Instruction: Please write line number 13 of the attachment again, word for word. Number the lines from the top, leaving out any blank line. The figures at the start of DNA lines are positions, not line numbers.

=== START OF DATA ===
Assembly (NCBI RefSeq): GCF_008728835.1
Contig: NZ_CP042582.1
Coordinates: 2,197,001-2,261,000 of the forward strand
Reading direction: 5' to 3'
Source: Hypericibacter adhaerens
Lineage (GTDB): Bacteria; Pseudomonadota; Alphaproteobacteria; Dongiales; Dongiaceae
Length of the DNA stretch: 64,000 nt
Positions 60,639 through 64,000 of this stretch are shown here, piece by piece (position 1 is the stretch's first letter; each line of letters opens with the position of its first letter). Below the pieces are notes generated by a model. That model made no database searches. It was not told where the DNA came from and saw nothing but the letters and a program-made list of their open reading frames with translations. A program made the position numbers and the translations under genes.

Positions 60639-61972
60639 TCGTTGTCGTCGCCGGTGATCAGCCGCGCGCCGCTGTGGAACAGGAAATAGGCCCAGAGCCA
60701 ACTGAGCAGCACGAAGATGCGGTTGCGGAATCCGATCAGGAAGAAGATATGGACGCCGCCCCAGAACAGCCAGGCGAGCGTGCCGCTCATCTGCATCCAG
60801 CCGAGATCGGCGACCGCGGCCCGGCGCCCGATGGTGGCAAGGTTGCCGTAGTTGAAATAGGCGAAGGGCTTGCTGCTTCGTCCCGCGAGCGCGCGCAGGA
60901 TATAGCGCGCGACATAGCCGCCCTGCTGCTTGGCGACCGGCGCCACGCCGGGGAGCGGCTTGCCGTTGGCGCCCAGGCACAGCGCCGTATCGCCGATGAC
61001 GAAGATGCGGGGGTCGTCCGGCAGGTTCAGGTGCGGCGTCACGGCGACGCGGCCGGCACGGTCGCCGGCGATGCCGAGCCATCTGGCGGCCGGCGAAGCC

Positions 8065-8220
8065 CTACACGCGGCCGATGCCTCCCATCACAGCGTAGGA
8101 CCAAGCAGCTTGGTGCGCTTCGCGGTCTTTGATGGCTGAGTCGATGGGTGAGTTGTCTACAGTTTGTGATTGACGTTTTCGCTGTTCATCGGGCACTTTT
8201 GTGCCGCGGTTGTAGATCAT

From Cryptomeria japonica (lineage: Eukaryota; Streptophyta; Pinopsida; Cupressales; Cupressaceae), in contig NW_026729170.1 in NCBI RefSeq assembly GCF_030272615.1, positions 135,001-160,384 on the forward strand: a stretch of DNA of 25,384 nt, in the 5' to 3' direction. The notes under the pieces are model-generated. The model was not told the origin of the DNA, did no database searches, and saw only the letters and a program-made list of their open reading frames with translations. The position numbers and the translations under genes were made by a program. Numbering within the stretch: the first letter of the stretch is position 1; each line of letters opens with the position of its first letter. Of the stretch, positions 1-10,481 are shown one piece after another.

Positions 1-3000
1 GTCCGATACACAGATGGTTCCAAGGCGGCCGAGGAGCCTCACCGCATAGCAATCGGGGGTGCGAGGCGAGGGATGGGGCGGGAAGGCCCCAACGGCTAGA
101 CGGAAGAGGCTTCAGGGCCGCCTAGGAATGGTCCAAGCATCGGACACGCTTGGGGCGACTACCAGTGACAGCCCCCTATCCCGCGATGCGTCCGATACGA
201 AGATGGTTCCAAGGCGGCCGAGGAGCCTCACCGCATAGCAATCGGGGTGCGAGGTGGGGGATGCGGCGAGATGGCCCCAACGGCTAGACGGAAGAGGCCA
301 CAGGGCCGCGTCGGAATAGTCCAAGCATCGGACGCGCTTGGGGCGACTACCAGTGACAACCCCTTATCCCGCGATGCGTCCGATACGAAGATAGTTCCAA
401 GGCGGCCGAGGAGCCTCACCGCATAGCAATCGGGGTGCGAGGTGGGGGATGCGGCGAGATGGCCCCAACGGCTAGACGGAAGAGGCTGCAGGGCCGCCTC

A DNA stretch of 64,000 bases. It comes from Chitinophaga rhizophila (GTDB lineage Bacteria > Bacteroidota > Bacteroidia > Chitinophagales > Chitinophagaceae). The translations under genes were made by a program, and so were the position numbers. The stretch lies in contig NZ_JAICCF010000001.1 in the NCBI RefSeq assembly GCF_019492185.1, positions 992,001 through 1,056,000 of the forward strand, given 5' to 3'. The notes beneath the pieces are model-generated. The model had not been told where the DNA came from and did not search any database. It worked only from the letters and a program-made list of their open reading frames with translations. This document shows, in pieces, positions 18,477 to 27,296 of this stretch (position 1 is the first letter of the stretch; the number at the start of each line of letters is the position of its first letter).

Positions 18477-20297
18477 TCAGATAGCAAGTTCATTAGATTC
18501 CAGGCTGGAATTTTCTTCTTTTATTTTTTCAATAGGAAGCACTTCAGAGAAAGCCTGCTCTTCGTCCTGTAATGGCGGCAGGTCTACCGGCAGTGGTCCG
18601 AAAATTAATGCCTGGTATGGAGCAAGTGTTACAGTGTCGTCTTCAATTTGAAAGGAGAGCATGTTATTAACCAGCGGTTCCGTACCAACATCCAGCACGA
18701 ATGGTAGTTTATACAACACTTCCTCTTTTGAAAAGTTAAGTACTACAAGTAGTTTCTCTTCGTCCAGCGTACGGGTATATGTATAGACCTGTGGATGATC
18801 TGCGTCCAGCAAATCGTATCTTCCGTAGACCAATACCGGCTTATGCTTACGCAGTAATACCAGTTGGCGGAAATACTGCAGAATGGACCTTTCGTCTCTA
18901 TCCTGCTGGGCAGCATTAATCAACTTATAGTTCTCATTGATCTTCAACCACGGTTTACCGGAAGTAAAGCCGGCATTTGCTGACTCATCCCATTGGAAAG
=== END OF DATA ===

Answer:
60901 TATAGCGCGCGACATAGCCGCCCTGCTGCTTGGCGACCGGCGCCACGCCGGGGAGCGGCTTGCCGTTGGCGCCCAGGCACAGCGCCGTATCGCCGATGAC